The Global Ozone Monitoring Experiment: review of in-flight performance and new reprocessed 1995–2011 level 1 product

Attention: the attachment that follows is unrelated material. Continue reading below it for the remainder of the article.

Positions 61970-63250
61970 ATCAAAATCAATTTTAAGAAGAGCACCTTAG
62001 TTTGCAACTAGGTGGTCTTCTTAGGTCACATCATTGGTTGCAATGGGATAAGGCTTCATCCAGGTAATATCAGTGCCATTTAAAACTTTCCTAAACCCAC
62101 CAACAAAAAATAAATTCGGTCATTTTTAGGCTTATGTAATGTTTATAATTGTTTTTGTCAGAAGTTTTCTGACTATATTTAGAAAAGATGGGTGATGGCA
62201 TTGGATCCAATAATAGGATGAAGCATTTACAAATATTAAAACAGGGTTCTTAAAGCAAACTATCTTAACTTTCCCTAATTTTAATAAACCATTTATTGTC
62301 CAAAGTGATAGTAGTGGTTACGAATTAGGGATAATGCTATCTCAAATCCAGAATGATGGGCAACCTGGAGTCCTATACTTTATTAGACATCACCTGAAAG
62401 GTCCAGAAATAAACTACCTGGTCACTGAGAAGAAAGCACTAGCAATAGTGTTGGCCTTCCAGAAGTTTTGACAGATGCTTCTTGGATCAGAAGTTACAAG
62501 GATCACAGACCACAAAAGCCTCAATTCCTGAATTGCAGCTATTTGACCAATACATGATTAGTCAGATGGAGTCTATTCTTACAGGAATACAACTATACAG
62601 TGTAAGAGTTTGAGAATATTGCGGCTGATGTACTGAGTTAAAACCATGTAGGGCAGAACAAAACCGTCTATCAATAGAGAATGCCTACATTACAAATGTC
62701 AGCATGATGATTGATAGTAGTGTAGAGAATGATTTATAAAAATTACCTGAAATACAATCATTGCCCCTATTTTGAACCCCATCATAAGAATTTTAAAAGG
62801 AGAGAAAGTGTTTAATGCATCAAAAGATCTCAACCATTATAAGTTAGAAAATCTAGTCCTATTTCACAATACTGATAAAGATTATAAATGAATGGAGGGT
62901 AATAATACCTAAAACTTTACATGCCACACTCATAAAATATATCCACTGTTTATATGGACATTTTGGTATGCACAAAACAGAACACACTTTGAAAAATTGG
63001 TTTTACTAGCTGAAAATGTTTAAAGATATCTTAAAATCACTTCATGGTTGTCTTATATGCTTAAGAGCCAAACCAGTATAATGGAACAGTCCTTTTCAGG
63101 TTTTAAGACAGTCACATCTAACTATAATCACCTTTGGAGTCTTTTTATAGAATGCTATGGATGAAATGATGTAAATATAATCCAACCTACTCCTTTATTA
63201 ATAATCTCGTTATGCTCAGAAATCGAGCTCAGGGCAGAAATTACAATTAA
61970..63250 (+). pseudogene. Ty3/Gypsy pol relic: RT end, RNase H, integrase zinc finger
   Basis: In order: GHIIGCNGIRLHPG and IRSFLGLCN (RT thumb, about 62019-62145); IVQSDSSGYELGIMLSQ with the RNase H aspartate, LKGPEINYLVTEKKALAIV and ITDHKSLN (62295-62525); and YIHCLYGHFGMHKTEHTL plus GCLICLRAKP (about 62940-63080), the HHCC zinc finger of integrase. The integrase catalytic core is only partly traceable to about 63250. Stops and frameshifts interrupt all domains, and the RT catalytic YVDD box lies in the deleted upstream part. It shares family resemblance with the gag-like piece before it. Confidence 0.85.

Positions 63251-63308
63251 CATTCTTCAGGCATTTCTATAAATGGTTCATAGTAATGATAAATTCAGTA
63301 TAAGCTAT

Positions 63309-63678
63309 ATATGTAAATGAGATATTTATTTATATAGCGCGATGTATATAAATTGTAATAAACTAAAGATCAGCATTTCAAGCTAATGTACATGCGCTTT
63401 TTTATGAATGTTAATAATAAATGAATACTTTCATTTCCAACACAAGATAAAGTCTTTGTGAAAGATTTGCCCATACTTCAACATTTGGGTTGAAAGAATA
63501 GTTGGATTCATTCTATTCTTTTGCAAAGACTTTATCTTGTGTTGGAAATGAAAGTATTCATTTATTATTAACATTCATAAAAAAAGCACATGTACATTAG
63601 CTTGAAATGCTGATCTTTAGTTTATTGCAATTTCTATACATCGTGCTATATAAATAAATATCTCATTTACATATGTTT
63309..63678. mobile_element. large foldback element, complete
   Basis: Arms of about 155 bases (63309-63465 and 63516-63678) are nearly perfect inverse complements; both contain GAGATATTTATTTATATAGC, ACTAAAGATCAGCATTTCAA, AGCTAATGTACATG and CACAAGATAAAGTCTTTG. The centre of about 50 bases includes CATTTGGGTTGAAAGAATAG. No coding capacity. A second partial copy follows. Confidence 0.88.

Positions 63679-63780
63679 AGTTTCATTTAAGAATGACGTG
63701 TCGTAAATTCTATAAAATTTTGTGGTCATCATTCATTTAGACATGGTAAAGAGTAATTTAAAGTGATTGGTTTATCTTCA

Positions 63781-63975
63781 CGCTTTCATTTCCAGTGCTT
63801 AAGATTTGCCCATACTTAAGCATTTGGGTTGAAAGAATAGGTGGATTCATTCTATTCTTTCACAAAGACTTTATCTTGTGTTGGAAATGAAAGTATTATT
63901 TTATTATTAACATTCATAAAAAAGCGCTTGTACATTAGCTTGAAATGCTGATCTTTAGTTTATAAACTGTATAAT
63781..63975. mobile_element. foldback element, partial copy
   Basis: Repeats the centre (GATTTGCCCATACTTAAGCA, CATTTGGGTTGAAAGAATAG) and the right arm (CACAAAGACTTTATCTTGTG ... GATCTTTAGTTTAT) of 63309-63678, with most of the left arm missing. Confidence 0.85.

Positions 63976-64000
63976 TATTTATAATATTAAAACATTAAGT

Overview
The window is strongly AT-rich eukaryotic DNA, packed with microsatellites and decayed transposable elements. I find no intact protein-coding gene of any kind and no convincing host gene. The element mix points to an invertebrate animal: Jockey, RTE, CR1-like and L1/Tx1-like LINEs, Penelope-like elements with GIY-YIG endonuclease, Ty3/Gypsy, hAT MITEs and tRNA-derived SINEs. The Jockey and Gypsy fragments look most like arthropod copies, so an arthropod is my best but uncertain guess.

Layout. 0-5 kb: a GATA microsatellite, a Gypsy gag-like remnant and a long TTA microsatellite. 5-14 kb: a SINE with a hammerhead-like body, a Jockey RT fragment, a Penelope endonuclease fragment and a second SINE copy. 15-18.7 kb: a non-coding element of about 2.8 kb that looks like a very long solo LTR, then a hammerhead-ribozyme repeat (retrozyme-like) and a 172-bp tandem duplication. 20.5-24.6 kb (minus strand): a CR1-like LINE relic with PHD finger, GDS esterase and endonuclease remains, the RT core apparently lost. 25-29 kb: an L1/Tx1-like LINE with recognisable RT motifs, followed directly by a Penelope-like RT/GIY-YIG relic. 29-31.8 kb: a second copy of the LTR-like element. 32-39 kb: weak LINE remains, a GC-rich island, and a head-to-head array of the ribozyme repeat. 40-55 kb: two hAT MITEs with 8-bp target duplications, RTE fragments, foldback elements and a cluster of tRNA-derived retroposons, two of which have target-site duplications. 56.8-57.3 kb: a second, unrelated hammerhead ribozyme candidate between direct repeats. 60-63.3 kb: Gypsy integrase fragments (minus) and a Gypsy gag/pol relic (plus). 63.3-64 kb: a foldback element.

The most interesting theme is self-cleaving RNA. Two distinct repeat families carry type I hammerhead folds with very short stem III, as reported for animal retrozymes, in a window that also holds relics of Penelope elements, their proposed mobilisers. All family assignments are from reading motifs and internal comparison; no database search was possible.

Abstract. The Global Ozone Monitoring Experiment (GOME) on-board the second European Remote Sensing satellite provided measurements of atmospheric constituents such as ozone and other trace gases for the 16-year period from 1995 to 2011. In this paper we present a detailed analysis of the long-term performance of the sensor and introduce the new homogenised and fully calibrated level 1 product that has been generated using the recently developed GOME Data Processor level-0-to-1b (GDP-L1) Version 5.1. By means of the various in-flight calibration parameters, we monitor the behaviour and stability of the instrument during the entire mission. Severe degradation of the optical components has led to a significant decrease in intensity, in particular in channels 1 and 2, which cover the spectral ranges of 240–316 and 311–405 nm, respectively. Thus, a soft correction based on using the Sun as a stable calibration source is applied. Revision and optimisation of other calibration algorithms such as the wavelength assignment, polarisation correction, and dark current correction resulted in an improved and homogeneous level 1 product that can be regarded as the European satellite reference data for successor atmospheric composition sensors and that provides an excellent prerequisite for further exploitation of GOME measurements.